Above the Fold. I had the good fortune to spend the last two days at a conference with leading foreign policy thinkers from across South America discussing opportunities and obstacles in the hemisphere. We covered the range of topics you would expect at such a confab: trade, economic growth, regional integration, energy, drug trafficking, inequality, and climate change. The most animated discussions, however, were about American politics. Simply put, the diplomats and scholars at the conference were puzzled at how dysfunctional American politics have become and bewildered that so much of the political discussion in the United States seems oblivious of the broader trends in the world, most notably the dispersion of economic and political power around the globe. The concerns I heard seemed more motivated by the sadness you might feel for a friend who has gone astray than a sense of fear that America’s problems would derail progress elsewhere in the hemisphere. As one seasoned diplomat put it to me, “Americans have yet to grasp that unlike in the past, much of what happens in the United States doesn’t matter to people outside of it.” The accuracy of that sentiment may be debatable. But it does suggest, that contrary to all the talk in the Republican presidential debates about restoring American global leadership, many of the countries we think of as our friends aren’t sitting around waiting for direction from Washington. They are off pursuing their own visions and interests, and they may not be terribly accommodating when Washington finally does come calling.
Read of the Week. If you are feeling whip-lashed by the gyration of the financial markets over the eurozone crisis, you probably aren’t alone. Last week things looked gloomy. This week things look sunny. So are happy days here again? Or are we witnessing a false dawn? I haven’t a clue. But I do know that if you want a better understanding of the eurozone crisis you should check out the effort by the New York Times Sunday Magazine to explain the financial crisis in plain English.
Blog Post of the Week. My colleague Ed Husain is in Egypt this week where the early returns suggest that Islamist parties have done very well, potentially picking up two-thirds to three-quarters of the seats in parliament. The fact that Islamist parties did well is not in and of itself surprising. What is surprising is how well Salafist groups did. Salafis offer the most fundamentalist version of Islam, and as Ed writes, their success offers reasons to worry about Egypt’s future direction.
Poll Question of the Week. Ask Americans what they think of Iran’s leaders, and the answer is “not much.” So what do Iranians think about U.S. leaders? Gallup asked Iranians just this question earlier this year. It turns out that they return Americans’ lack of affection–only 9 percent of Iranians approve of U.S. leadership. Iranians are equally unenthusiastic about Britain’s leaders and only slightly more enthusiastic (12 percent) about the EU’s leaders. The silver lining in this bad news is that better educated Iranians are more likely to approve of western leaders than less educated Iranians are. But overall the thrust of the Gallup numbers is that Americans and Iranians see the world very differently, and that suggests that U.S.-Iranian relations will be troubled for years to come.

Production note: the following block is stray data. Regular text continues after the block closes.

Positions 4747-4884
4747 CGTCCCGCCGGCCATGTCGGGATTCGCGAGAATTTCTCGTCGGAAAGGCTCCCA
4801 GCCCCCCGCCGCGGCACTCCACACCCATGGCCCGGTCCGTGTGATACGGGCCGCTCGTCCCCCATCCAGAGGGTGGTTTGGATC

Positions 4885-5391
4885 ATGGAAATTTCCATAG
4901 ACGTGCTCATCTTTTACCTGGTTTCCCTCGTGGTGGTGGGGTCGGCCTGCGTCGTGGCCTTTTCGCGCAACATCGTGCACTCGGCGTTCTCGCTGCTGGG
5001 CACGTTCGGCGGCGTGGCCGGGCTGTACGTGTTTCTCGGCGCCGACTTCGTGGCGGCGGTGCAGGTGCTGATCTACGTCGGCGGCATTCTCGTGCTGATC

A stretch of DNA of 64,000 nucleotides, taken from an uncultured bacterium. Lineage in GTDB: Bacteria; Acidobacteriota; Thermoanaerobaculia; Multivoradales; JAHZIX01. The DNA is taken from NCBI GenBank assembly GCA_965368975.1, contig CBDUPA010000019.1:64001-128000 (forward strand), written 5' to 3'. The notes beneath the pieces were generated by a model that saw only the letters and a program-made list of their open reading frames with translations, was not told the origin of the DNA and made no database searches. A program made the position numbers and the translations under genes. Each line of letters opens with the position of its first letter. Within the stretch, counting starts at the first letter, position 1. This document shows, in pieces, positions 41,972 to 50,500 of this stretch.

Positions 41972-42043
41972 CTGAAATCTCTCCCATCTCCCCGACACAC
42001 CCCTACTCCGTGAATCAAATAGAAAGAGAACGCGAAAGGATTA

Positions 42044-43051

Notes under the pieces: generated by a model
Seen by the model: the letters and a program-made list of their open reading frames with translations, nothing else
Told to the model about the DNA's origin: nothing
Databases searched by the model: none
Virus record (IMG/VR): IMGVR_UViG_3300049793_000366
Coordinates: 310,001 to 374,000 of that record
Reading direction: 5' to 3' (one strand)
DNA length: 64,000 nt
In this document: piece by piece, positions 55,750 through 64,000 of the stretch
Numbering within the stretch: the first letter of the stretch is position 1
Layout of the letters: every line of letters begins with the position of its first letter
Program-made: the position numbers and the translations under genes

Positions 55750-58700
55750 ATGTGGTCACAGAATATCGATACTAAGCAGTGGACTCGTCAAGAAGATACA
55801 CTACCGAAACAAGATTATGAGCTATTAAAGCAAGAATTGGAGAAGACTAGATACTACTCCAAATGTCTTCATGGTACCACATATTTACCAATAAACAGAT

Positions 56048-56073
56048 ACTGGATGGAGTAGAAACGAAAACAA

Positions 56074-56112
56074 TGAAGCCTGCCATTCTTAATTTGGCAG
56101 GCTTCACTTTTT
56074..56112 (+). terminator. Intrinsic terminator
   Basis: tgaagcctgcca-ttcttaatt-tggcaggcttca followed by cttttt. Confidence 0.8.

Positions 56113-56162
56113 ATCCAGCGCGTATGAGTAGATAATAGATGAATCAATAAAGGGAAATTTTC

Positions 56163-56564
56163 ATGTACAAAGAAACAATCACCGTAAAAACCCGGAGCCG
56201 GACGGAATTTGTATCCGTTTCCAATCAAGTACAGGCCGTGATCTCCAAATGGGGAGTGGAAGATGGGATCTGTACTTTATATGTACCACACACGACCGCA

Chart of the Week. President Obama’s headline message during his recent trip to Asia was that the United States is committed to the security of its friends and allies in the region. Obama backed up his words by signing a bilateral defense treaty with Australia that, among other things, provides for stationing 2,500 Marines in northern Australia. As this week’s chart shows, the U.S. military presence in East Asia has declined markedly since the 1960s. Today the American presence in East Asia is equivalent to the American presence in Europe. Given the fiscal constraints the United States faces as well as the concerns that many countries in the region have about antagonizing China, it is debatable how much larger the U.S. military presence in Asia will get even as U.S. troop deployments in the Middle East decline.
Source: The Economist.
Too Good Not to Note. Josh Kurlantzick offers some ideas on what the Obama administration should do to take advantage of the recent political opening in Myanmar. Robert Danin asks whether Saudi Arabia is the next Arab government to confront growing internal unrest. Jim Tankersley writes that Europe is closer than we think to bringing down the American–and global–economy. Gregory McNeal reviews the rules and procedures that the U.S. military uses to make targeting decisions. Scott Firsing hands out the 2011 award for the most corrupt BRICS country. David Frum asks, when did the GOP lose touch with reality? Ken Rogoff asks if modern capitalism is sustainable.
Perils of Prediction. “To throw bombs from an airplane will do as much damage as throwing bags of flour. It will be my pleasure to stand on the bridge of any ship while it is attacked by airplanes.” Newton Baker, U.S. Secretary of War, 1921. Secretary Baker wisely never carried out his rather rash pledge.
Quote to Ponder. “Failure is the condiment that gives success its flavor.” Truman Capote, “Self-Portrait,” Portraits and Observations: The Essays of Truman Capote
A Reason to Smile. “40 to 34“